You could argue that adding or subtracting anything to myself would change this Sara into a completely new Sara, and that moment by nanomoment there are parallel Saras born into a mirror universe ad infinitum. You could also argue that nothing short of complete and total destruction could reveal my true Self – but that isn’t what I’m talking about here. I’m thinking in simpler terms.
There are a lot of ways we define ourselves. Most of this is left out in the open for public consumption, As a species we are nigh obsessed with broadcasting self definition: band t-shirts, netflix queues, throw pillows, preferred personal frangrances, and Phds. There are some things, however, that are so crucial to our existence, so inextricably "I" that we shy from saying it aloud. To name it might sully, or worse, destroy it; a single wayward breath and we might wink out of existence.
These characteristic tend to fall under the artistic and religious. They pin the mortal to the divine. They turn earthbound faces ever skyward. They are expressed urgently, tenderly; with precision, and with abandon. They are witnessed by thousands at forty dollars a seat, but they are sometimes witnessed only by the most peripheral members of society that keep the nightwatch over park benches and bus stops. They alone might hear something flutter between parked cars, or dart across an empty intersection.
I'm a pretty good storyteller. I like my poetry. Some other people like it, too. Several members of my family are good if not great at the visual arts. I am the assistant editor for a fiction magazine and I take pleasure in measuring up a story, diagnosing any problems, and sometimes even prescribing possible remedies. I work part time in a comic book store, have good communication skills, give great amateur massages, pre and post breakup counsel, dream interpretations, and slightly cockeyed but ultimately passable haircuts. But I'm a dancer, yo.
I am never happy if I am not dancing. Too many days without it and I get physically and psychologically muffed up. Dancing is the most pure and effective way I can put the inside on the outside. It stirs my blood, soothes my heart, blows my mind, and articulates my soul.
I don't shout it around. A lot of my every- day- people don't know it. The majority of my graduating class certainly didn't know it, and neither did one (or all?) of my ex-boyfriends. Of course that has more to do with their being self-absorbed and bad listeners than with my shyness. However, this could be the first and only PSA to disclose the most crucial of Sara ingredients, excluding resum├ęs.
If you know me well this isn't surprising. I fear putting the truest and most precious parts of myself out in the open except in those inevitable showdowns between Good and Evil. And I don't believe in Dance Competitions, except socially. Most of all, I don't believe in this:

I often wear my heart on my sleeve, but never on my ass.

I know I'm not alone. A lot of us sneak around, being awesome in the dark. Did you know CompTron was an amazing dancer? Her body sings poetry. Seriously. She empathizes with my passion, but also shares my anxiety with performing in front of a few accqaintances, as opposed to a nameless throng or a few tried and true souls. It's just too important. Too true, too real, too raw.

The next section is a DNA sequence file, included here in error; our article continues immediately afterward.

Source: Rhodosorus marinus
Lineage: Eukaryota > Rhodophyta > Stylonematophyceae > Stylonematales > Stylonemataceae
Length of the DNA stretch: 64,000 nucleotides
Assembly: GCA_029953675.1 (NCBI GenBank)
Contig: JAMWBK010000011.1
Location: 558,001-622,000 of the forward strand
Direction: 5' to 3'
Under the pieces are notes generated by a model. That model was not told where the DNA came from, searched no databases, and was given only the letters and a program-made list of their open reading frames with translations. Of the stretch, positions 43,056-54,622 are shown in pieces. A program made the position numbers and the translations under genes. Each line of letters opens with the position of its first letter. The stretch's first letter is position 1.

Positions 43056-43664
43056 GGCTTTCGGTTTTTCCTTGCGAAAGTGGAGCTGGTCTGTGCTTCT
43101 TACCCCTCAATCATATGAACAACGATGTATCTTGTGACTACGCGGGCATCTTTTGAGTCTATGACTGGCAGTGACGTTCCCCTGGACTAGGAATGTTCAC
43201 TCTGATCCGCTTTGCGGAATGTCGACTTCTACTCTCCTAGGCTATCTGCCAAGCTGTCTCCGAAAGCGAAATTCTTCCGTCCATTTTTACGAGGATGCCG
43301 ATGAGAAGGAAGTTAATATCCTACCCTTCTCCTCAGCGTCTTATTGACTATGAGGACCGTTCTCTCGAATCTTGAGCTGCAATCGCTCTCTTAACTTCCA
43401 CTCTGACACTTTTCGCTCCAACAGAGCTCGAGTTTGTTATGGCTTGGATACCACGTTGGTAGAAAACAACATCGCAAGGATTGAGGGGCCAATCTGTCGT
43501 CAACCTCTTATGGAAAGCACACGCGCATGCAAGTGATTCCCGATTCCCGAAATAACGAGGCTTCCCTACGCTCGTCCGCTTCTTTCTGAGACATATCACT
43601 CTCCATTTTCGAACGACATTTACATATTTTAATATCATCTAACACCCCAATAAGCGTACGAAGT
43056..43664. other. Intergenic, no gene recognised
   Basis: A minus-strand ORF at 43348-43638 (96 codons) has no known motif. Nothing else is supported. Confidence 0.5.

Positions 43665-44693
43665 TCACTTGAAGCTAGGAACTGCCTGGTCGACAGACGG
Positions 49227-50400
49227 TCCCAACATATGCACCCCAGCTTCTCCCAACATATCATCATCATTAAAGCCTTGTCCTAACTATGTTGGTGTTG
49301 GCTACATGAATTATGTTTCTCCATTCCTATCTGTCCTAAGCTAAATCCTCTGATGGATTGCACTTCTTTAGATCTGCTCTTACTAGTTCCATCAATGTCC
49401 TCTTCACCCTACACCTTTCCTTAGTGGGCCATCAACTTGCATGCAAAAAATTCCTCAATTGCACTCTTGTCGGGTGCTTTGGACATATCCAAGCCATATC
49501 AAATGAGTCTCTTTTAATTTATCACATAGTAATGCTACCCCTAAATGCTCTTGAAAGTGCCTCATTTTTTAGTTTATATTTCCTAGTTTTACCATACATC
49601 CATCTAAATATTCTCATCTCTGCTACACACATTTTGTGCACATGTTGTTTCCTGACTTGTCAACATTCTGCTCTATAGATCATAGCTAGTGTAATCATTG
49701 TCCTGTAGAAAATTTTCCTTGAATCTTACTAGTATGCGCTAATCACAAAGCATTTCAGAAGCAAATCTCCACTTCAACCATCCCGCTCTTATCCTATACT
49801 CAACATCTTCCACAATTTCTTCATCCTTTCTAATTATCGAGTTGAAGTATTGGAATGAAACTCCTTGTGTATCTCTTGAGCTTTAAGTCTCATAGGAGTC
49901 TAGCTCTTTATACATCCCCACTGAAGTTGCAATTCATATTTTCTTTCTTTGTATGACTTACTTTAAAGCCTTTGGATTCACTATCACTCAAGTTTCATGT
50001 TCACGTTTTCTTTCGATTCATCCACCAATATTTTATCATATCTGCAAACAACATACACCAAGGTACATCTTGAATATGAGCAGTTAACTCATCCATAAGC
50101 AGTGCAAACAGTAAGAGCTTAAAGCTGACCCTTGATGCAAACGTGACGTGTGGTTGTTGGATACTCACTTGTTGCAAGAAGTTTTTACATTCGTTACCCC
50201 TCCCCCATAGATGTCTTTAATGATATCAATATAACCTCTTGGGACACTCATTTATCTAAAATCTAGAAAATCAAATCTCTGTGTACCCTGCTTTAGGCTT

In the Church of Jesus Christ of Latter Day Saints we get are accustomed to public prayers. Before dinner, after meetings, etc. But have you ever prayed your most personal prayers aloud? What if someone other than God was listening?

It is as terrifying as it is beautiful. It just makes you cautious, is all. You don't have to cast your pearls before swine to feel like the only naked body in the room-- well meaning people are scary enough.
Even more terrifying is the thought of losing your means of expression.
Thursday morning I went to my first ballet class after six months of exclusively dancing West African and Flamenco. I hit four triple pirouettes in a row. Awesome. I couldn't extend my right leg when raised higher than 45 degrees. Holy crap. That's not good.
It might be tendonitis, but the terrible click/snapping sensation would indicate that I've probably torn a ligament behind my knee. I called my long time friend and teacher Elbert Watson back in Norfolk, Virginia, 10 'o clock at night his time, and he gave me some good advice,therapeutic exercises, and optimism that it would heal before visiting him in July.
Frozen aspargus now under my knee, I feel better. But there was a moment, a long unravelling moment, where I couldn't stop crying because I couldn't move my legs. I couldn't express my feelings, I couldn't dance to my own pulse, I couldn't touch the divine.
We are so fragile. Such fragile creatures should have more courage. Courage to take off our clothes, pray out loud, dance in the daylight. Crash. Burn. Brilliant.

Monday, June 11, 2007

Sharing is Caring.

I enjoy reading my friend CompTron's blog entries, and am always grateful that she takes the time to share her thoughts and experiences. I mentioned this during our tandem lunch break today, and agreed to be less selfish and share as well. The experiment begins. Huzzah.